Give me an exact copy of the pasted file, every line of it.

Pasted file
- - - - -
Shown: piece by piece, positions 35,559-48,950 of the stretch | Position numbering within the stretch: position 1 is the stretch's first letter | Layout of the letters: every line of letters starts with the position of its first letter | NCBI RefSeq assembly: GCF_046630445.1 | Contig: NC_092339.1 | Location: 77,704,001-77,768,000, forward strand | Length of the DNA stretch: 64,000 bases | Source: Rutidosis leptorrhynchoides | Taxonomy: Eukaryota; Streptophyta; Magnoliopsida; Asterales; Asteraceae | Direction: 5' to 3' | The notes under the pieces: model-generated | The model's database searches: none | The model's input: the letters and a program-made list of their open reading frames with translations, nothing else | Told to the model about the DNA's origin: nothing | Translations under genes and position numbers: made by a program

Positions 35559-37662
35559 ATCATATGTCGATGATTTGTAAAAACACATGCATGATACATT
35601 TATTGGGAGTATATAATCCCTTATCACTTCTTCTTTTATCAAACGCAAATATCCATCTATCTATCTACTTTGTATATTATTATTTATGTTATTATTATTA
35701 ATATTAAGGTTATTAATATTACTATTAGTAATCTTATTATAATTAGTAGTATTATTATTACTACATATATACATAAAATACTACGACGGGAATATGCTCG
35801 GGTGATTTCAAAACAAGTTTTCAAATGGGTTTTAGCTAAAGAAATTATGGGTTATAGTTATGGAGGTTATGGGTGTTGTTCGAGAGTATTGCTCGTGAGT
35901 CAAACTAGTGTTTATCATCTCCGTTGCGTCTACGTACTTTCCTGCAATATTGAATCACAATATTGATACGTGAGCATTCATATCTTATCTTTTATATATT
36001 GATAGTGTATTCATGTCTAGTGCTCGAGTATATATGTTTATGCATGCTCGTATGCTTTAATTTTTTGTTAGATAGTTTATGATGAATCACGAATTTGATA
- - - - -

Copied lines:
Shown: piece by piece, positions 35,559-48,950 of the stretch | Position numbering within the stretch: position 1 is the stretch's first letter | Layout of the letters: every line of letters starts with the position of its first letter | NCBI RefSeq assembly: GCF_046630445.1 | Contig: NC_092339.1 | Location: 77,704,001-77,768,000, forward strand | Length of the DNA stretch: 64,000 bases | Source: Rutidosis leptorrhynchoides | Taxonomy: Eukaryota; Streptophyta; Magnoliopsida; Asterales; Asteraceae | Direction: 5' to 3' | The notes under the pieces: model-generated | The model's database searches: none | The model's input: the letters and a program-made list of their open reading frames with translations, nothing else | Told to the model about the DNA's origin: nothing | Translations under genes and position numbers: made by a program

Positions 35559-37662
35559 ATCATATGTCGATGATTTGTAAAAACACATGCATGATACATT
35601 TATTGGGAGTATATAATCCCTTATCACTTCTTCTTTTATCAAACGCAAATATCCATCTATCTATCTACTTTGTATATTATTATTTATGTTATTATTATTA
35701 ATATTAAGGTTATTAATATTACTATTAGTAATCTTATTATAATTAGTAGTATTATTATTACTACATATATACATAAAATACTACGACGGGAATATGCTCG
35801 GGTGATTTCAAAACAAGTTTTCAAATGGGTTTTAGCTAAAGAAATTATGGGTTATAGTTATGGAGGTTATGGGTGTTGTTCGAGAGTATTGCTCGTGAGT
35901 CAAACTAGTGTTTATCATCTCCGTTGCGTCTACGTACTTTCCTGCAATATTGAATCACAATATTGATACGTGAGCATTCATATCTTATCTTTTATATATT
36001 GATAGTGTATTCATGTCTAGTGCTCGAGTATATATGTTTATGCATGCTCGTATGCTTTAATTTTTTGTTAGATAGTTTATGATGAATCACGAATTTGATA